Decided in 1803, at the dawn of the new republic, Marbury v. Madison is the foundational case of American constitutional law. It represents Chief Justice John Marshall’s declaration that the Supreme Court possesses the ultimate power to interpret the Constitution and determine the legitimacy of acts of Congress.

In Marshall’s famous words, “it is emphatically the duty of the judicial department to say what the law is.” The untested new Constitution provided that the Supreme Court possessed the “judicial Power of the United States,” but it did not define what that power entailed.

“With one judgment Marshall would chisel judicial review into the American system,” Cliff Sloan and David McKean explain in their book, “The Great Decision.” The ruling “asserting clearly and unequivocally that the Supreme Court did indeed possess the power to strike down an Act of Congress as unconstitutional laid the foundation for the American rule of law.”

It took some time to make the text of the Constitution operational. In 1803 the operation of the “three co-equal branches of the government” was finally worked out. Whitaker thinks Marbury v. Madison was wrongly decided. The judicial branch is a “lesser” branch. No one has to listen to them, but wait, there’s more:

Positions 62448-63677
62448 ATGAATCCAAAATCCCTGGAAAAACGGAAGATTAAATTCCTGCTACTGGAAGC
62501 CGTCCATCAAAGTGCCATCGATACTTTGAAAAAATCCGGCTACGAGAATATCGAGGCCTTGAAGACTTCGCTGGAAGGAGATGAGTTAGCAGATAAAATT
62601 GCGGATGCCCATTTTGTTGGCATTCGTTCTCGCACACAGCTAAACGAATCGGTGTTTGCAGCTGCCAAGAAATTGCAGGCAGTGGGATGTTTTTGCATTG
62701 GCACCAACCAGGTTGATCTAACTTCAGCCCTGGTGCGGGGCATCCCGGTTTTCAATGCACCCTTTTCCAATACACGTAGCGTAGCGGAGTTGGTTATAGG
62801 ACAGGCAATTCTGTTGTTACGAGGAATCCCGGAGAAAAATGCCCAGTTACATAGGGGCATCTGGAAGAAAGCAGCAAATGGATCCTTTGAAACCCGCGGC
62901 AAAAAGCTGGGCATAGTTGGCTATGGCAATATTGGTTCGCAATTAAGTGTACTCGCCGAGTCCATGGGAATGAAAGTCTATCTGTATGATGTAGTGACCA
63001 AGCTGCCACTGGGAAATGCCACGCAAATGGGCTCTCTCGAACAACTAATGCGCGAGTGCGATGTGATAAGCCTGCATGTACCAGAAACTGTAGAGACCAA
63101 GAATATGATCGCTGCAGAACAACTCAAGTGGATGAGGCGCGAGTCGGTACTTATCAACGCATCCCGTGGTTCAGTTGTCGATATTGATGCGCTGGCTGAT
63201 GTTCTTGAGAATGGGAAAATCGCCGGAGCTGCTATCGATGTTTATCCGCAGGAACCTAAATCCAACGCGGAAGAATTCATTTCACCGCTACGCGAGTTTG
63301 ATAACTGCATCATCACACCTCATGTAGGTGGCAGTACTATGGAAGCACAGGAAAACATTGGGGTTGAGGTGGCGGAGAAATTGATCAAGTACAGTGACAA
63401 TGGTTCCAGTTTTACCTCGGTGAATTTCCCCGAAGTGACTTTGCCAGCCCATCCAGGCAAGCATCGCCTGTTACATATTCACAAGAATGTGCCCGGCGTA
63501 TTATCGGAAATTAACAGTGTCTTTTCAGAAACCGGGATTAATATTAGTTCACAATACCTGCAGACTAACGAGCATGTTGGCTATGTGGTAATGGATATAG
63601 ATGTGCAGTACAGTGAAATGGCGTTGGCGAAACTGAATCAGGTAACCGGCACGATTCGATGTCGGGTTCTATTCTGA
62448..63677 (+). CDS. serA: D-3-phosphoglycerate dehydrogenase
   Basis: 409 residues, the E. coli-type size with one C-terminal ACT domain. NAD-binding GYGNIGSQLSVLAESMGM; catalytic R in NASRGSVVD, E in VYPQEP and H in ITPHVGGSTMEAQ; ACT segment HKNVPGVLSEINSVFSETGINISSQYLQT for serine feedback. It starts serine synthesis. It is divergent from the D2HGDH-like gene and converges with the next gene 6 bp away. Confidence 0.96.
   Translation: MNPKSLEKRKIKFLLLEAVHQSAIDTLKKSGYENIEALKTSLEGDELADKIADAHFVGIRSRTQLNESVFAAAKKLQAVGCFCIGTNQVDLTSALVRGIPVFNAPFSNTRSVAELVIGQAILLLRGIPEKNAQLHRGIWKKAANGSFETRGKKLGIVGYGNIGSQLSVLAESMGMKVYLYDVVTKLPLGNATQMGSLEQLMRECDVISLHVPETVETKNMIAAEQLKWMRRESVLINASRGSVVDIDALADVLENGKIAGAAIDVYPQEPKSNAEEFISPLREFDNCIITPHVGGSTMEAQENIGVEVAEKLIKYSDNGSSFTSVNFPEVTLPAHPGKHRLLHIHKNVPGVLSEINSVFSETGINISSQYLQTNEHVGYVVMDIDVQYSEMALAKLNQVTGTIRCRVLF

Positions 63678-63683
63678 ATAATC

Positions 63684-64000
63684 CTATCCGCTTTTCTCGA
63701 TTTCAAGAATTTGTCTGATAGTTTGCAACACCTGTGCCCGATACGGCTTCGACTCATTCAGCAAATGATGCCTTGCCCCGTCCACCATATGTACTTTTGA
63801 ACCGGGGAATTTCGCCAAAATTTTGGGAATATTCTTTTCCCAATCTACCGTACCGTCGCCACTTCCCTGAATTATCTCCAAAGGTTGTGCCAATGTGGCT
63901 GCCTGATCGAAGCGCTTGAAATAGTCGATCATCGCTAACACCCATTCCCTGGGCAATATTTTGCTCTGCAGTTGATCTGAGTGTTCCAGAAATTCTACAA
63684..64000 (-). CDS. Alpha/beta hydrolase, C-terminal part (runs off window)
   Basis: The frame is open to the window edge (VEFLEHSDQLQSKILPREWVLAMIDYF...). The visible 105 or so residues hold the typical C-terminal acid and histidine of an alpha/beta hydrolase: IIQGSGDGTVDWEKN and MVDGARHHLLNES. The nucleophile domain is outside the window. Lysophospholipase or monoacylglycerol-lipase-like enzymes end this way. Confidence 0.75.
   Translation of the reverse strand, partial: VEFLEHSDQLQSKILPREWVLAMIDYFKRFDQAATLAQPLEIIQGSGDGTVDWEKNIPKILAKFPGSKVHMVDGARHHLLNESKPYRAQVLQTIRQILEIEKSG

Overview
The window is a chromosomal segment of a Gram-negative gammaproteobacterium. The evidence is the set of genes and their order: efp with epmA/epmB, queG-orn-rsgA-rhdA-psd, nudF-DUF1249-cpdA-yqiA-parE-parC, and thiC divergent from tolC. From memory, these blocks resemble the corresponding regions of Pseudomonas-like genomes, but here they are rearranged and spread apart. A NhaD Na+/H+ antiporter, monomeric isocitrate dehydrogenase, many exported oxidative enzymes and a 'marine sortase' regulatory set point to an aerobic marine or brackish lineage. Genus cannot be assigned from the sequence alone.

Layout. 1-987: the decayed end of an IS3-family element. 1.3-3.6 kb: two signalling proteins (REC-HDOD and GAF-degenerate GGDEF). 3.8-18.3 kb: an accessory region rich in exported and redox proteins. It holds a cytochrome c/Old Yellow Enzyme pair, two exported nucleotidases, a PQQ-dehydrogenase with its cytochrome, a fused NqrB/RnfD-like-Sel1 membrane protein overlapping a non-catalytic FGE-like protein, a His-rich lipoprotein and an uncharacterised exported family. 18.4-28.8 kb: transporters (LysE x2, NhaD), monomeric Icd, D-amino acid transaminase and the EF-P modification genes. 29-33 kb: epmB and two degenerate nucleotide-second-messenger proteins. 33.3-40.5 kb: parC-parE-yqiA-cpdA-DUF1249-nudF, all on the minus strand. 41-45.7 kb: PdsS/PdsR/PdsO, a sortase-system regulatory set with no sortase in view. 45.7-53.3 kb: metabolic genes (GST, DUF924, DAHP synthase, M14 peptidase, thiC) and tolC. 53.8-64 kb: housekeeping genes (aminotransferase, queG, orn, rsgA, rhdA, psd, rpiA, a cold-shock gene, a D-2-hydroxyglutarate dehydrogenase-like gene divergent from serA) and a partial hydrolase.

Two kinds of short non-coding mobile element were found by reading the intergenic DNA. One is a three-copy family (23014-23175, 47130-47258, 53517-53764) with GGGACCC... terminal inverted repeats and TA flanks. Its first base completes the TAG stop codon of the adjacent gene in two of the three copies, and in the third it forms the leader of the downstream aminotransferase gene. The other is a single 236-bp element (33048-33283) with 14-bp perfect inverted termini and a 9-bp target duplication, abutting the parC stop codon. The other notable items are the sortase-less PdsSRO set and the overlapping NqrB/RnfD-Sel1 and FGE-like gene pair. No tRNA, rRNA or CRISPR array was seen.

That’s not the only troubling question about Whitaker. During a 2014 Senate debate sponsored by a conservative Christian organization, he said that in helping confirm judges, “I’d like to see things like their worldview, what informs them. Are they people of faith? Do they have a biblical view of justice? Which I think is very important.”

At that point, the moderator interjected: “Levitical or New Testament?”